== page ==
What’s Your Failure Narrative? (We all have one) | Letthemuseflow
Like it or not, we all have a failure narrative. Let's delve into what it means.
failure narrative, personal branding
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What’s Your Failure Narrative? (We all have one)

From having a naïve intelligence to being a realistic professional – you have seen it all. While some of you may still be in the former category and some of you subtly transition to the reality ground of your marketplace – but one thing that binds you to traverse this journey is your belief in yourself.

It’s true – self-awareness is a big thing; it’s a big deal. Otherwise, we’d all be wayward in our career and lives – going from point A to seemingly north point B, based on our ground reality.

So the real compass of weighing in our personal story’s challenges and opportunities is an optimistic start. Many of us share our life’s success story headlining ourselves as the hero – the real champions – who overcame all the obstacle to cover a milestone. But the question is – ‘do we really narrate our wins to ourselves – when we really need to – the way we articulate it to our world?’

On the other hand, In the book, What You Really Need To Lead, Robert Steven Kaplan talks about something called a failure narrative: your chronology of events that give you bouts of learnings.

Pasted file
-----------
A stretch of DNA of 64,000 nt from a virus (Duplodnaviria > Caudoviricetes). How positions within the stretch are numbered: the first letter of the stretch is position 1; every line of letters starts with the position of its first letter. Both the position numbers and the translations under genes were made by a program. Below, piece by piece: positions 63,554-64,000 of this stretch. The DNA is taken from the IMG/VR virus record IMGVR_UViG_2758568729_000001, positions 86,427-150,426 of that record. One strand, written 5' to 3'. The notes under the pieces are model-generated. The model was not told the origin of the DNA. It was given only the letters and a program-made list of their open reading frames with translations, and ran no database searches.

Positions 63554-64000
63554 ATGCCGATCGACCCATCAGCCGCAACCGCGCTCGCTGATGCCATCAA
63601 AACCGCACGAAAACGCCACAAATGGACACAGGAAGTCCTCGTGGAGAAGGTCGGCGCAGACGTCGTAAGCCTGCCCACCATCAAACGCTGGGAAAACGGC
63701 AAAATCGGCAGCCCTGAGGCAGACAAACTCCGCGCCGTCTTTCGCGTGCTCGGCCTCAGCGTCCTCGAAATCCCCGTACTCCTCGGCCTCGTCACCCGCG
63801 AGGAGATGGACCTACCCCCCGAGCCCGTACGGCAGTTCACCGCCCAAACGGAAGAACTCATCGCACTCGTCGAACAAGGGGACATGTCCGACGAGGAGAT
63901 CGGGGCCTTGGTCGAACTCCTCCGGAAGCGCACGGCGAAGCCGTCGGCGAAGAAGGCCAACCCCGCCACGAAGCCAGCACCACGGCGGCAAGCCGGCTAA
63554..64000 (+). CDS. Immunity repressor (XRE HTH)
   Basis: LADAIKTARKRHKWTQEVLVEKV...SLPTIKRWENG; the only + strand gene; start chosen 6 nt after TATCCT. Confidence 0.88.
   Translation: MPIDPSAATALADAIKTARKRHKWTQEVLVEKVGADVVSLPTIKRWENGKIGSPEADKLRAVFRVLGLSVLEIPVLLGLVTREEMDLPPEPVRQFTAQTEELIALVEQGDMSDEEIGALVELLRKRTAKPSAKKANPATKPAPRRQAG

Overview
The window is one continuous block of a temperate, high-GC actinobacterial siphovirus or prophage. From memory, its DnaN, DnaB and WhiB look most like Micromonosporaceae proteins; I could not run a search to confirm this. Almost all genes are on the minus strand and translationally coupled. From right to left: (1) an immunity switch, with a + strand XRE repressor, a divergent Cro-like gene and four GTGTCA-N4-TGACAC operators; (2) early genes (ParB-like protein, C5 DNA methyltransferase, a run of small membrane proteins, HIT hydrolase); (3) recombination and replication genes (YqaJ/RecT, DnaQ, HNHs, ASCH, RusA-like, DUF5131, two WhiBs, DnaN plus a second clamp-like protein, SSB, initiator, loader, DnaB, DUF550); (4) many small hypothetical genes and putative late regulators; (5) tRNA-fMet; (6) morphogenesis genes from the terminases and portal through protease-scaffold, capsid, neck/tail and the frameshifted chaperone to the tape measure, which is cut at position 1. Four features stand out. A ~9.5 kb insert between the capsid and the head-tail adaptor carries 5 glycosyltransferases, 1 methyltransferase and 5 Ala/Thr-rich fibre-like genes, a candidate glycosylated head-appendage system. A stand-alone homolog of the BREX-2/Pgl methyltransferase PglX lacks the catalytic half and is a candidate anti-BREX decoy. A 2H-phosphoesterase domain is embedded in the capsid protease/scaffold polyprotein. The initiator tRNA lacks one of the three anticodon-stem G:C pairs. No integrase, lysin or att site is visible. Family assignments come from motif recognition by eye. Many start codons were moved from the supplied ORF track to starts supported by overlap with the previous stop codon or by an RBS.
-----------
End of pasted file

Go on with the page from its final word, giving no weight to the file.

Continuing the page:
Documenting your failure narrative will give you a dosage of empathy and compassion for not just yourself but for others as well. Too much of success-oriented mindset sometimes stalls our relational quotient with ourselves. As a result, when success doesn’t look success, we dodge our way – inadvertently – to think inadequate of ourselves.

And the courage to voice your failure narrative will position you as – how Adam Grant puts it – a humble narcissist. Which is great for your personal brand’s longevity – in terms of affinity, purpose, and humility to accept and learn from failures – and pivot.

Your series of ‘no’, ‘rejections’ and terrible, ambiguous ‘maybe’s’ will go into atrophy when you deduce a pattern of learnings, which will help you reframe your problems for seeking better solutions.

Do this exercise: write your failures – obvious and even un-obvious ones. You will see some underlying points, which when you don’t repeat in your future, will help you reduce your chances of falling in the same blind spots, again.

Result?

A reframed ‘you’ with chances of having better – and more intelligent – problems, which you’d love to solve!

What’s your failure narrative?

 

 

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